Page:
Reasons pile high why coaches find it hard to let go of certain players. There is comfort in knowing that certain quantities deliver exact measurable loads. Scotland’s Finn Russell would not fit that design. Wales’ Alun Wyn Jones does.
Some will see the inclusion of 37-year-old Jones for his 17th Six Nations Championship as a back to the future pick. But the way Welsh coach Warren Gatland sees it is that the monolithic lock with a law degree is a player of the moment. The secondrow will win his 156th cap, a number that may not ever be equalled.
An unfathomable depth of rugby intellect selected to play against two strong Irish operators in Tadhg Beirne and James Ryan, Jones won’t be required to take his body beyond certain limits.
Ken Owens might be the captain but Jones is expected to be one of the players available to point Wales in their preferred direction before he gives way for the continuance of the meteoric rise of 20-year-old Dafydd Jenkins.
“The conversation with Alun Wyn is I expect him to bust himself for the first 40 minutes and then we make a change early in the second half. Dafydd then comes on and gets some time in the secondrow,” said Gatland at the team announcement.
Jones is enjoying the role he has been asked to play and with a World Cup later this year, it could yet be a more poignant 2023 than he imagined. But Gatland understands Welsh transition is not only naturally occurring but vital and also under the clock give the squeeze on time after Wayne Pivac’s departure.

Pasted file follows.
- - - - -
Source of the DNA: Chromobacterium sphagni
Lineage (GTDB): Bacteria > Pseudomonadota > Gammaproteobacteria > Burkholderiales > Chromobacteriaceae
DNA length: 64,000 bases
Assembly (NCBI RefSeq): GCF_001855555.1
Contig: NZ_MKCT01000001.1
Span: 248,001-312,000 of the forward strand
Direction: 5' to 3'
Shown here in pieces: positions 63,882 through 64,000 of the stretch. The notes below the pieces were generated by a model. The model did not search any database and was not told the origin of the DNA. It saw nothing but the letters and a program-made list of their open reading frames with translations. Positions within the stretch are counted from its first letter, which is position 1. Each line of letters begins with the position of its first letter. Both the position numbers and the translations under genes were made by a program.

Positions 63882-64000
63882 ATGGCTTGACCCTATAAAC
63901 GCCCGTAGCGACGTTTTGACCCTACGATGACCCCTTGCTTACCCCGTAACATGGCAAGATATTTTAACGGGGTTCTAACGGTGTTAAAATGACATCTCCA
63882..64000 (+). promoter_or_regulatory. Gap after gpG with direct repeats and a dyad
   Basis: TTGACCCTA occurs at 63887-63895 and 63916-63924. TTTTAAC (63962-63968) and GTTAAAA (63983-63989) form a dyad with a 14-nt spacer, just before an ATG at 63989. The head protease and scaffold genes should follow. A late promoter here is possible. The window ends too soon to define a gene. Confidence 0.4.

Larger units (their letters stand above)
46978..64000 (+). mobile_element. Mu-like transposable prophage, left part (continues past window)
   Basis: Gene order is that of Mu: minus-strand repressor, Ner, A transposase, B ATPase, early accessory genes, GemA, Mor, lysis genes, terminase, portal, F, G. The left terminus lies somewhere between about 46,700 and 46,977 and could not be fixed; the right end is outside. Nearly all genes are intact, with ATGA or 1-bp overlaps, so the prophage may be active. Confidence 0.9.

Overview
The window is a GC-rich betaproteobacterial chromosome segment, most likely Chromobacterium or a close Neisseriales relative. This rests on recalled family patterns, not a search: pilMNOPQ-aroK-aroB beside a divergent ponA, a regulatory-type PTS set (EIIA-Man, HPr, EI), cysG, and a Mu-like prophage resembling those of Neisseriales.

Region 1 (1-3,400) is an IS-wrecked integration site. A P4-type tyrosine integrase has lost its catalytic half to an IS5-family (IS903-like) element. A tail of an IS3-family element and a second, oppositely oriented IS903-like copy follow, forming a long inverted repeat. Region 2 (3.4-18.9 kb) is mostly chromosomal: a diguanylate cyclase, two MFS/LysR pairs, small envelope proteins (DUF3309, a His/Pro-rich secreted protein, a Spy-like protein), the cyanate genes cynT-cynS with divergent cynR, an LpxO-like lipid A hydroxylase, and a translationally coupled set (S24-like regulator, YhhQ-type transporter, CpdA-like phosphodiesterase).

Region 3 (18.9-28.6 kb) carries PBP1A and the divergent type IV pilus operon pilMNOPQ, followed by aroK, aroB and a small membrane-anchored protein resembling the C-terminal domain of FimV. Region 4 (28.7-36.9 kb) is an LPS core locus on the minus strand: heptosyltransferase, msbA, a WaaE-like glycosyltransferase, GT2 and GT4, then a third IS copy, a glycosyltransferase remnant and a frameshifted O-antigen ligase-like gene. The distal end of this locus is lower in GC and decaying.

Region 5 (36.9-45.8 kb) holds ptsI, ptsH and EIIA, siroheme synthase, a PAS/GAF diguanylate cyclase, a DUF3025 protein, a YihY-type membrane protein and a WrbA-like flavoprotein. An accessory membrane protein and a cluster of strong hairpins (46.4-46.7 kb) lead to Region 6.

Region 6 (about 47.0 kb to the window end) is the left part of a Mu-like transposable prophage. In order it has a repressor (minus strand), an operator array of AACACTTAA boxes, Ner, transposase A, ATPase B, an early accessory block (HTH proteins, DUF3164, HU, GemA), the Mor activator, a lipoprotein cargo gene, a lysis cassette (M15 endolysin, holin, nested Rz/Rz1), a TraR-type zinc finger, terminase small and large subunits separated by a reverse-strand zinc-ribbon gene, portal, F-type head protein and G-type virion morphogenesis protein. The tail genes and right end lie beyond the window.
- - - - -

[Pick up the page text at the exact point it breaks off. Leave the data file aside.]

“He [Jones] has been fantastic in the past week or so in terms of his voice and experience, and I want those younger secondrows to learn from that experience,” added Gatland. “I said to him he has been around for last 15 years, and he corrected me and said it had been 17.
“I have always been a great admirer of his, but we’ve got to go through the process of some transition. I would love him to be able to make the decision when he calls the time, but he is well aware of the needs of this team at the moment, and we just keep talking about how many games he plays, who starts, and when he decides to make a decision to finish with international rugby.”
More room than Gatland would have wanted has been made in the secondrow, with the injury to their strongest lock and the Welsh Rugby Writers’ Association Player of the Year for 2022, Will Rowlands.
Currently injured, the 6′ 10″ 31-year-old agreed to join Racing 92 for next season, where he will be coached by Stuart Lancaster. The move, however, will make him ineligible to play for Wales in the future.
Jones remains solidly stoic about the coming months, understanding his role is as much to impart what he has to his own players as it is to inflict it on Ireland.
Relentless, consistent, driven, frank and intelligent are words that appear with regularity beside his name. Ireland will know what’s coming. But they always have.